If you’re a results thinker, you should feel reassured that 2007 had zero U.S. air travel fatalities for the first time in a long time, the continuation of an apparent downward trend.
If you’re a process thinker, you’re probably scared to death of a disaster that seems bound to happen. Near misses have tripled, news reports highlight how air traffic controllers are fatigued and overworked (not a good condition for safety).
Thankfully this most recent near miss prompted an “emergency meeting” with the FAA. I hope that leads to real root cause problem solving and prevention instead of blaming individuals. In this case, a controller is being blamed for giving the wrong tower frequency to a flight. How did that happen? Why could that have occurred? Can that be error proofed and prevented in ways other than saying “be careful?”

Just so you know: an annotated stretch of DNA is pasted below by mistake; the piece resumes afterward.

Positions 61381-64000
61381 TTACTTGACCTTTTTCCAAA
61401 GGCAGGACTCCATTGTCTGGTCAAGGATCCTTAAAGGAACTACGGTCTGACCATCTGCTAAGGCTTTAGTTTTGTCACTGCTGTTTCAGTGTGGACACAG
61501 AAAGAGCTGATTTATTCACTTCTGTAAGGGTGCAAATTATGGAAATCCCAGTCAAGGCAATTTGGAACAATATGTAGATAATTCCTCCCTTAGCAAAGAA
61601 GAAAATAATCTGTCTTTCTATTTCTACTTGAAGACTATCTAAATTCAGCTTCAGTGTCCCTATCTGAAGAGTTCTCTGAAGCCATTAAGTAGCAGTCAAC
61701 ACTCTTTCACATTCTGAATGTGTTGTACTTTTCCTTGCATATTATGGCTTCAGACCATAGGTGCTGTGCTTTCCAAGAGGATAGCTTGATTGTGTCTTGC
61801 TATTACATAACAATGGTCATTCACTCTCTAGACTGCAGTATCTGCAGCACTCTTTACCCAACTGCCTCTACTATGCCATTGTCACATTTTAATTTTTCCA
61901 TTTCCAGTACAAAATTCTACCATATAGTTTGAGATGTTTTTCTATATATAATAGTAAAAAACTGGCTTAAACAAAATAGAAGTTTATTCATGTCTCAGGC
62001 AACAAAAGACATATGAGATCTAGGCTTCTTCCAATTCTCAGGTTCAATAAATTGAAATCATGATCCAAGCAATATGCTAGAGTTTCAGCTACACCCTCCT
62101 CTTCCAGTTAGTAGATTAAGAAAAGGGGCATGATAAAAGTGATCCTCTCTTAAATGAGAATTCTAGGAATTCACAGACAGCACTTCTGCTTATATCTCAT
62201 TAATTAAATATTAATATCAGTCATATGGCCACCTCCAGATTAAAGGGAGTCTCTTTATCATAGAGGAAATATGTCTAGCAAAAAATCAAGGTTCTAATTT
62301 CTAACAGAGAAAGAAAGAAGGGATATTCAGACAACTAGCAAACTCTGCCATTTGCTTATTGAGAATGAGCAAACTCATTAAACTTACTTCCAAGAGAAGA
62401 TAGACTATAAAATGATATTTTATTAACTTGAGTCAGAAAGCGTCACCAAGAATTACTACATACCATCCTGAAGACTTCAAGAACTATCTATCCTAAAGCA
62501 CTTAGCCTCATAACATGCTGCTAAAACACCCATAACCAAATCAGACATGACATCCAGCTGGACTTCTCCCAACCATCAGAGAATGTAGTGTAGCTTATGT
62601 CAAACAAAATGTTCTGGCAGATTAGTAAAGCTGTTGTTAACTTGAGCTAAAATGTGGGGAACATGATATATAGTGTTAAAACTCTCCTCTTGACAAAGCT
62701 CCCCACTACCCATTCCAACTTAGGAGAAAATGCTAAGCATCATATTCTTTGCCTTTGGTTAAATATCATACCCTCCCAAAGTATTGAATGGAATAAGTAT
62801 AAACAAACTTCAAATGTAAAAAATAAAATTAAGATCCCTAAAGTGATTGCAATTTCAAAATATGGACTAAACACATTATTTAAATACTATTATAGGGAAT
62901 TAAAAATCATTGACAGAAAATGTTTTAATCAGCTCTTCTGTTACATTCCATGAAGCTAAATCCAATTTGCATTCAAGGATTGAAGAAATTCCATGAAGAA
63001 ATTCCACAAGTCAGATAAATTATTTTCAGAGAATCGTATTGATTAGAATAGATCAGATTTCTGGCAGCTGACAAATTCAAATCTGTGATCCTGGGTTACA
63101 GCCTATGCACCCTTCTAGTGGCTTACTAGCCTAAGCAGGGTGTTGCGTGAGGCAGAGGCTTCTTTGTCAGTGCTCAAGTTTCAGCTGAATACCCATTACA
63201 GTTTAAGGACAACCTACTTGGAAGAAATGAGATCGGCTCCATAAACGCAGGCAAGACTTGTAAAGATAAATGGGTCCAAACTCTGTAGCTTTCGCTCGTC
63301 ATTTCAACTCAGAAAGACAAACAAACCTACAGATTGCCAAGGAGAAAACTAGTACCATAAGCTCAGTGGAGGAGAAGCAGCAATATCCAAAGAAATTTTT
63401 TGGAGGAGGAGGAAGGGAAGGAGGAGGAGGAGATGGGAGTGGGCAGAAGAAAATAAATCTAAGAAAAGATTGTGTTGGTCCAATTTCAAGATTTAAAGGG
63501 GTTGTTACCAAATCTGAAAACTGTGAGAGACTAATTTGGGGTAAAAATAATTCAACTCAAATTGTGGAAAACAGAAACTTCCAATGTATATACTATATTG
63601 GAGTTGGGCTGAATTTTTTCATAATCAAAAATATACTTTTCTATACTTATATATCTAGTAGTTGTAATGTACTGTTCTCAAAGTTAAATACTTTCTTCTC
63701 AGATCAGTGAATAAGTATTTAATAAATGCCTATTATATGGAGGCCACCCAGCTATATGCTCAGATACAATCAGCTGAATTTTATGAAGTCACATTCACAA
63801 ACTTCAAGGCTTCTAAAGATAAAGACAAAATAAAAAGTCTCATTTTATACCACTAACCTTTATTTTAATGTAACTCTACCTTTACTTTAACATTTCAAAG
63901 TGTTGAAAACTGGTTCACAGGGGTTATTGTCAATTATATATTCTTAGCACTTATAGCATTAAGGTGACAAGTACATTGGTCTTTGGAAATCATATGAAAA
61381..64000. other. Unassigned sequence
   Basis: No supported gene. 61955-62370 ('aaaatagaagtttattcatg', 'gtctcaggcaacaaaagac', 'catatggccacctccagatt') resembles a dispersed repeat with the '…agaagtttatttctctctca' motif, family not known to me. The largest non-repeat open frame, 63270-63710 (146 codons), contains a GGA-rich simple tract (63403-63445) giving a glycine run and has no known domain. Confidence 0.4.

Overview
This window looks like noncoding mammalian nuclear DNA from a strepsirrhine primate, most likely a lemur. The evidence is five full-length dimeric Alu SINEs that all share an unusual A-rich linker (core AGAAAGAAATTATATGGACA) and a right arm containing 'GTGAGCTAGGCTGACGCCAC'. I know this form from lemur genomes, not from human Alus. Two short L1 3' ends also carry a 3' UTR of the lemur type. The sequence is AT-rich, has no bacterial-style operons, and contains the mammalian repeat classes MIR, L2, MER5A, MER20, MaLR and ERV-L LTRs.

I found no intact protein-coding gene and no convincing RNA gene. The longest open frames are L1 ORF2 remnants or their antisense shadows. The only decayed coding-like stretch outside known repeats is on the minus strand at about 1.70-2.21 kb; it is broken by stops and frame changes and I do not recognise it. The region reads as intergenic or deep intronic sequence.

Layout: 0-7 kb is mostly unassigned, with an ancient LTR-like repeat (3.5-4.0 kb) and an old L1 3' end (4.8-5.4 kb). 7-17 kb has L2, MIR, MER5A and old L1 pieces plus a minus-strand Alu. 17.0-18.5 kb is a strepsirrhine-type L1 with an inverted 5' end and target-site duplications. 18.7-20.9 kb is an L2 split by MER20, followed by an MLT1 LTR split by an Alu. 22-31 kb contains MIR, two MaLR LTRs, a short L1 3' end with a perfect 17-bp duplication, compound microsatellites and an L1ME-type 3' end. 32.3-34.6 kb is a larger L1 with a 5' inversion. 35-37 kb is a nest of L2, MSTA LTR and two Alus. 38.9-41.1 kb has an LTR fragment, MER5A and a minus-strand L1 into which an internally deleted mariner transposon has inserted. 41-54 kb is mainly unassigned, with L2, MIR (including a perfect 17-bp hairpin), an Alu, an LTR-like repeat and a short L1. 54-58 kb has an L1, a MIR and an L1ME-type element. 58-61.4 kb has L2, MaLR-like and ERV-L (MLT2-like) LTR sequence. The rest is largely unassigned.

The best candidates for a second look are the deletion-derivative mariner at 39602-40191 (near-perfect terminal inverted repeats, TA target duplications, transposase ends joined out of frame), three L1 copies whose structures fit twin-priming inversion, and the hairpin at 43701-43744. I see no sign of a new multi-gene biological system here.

Fix the process folks, or the results won’t continue.
Good results aren’t always the indicator of a good process. You can have a bad process and get lucky for a while.
The right process brings the right results. That’s true in business, in Lean, and in aviation.
This hits close to home since I flew into Newark on Wednesday. Not one of the near miss flights, but still… a bit scary.
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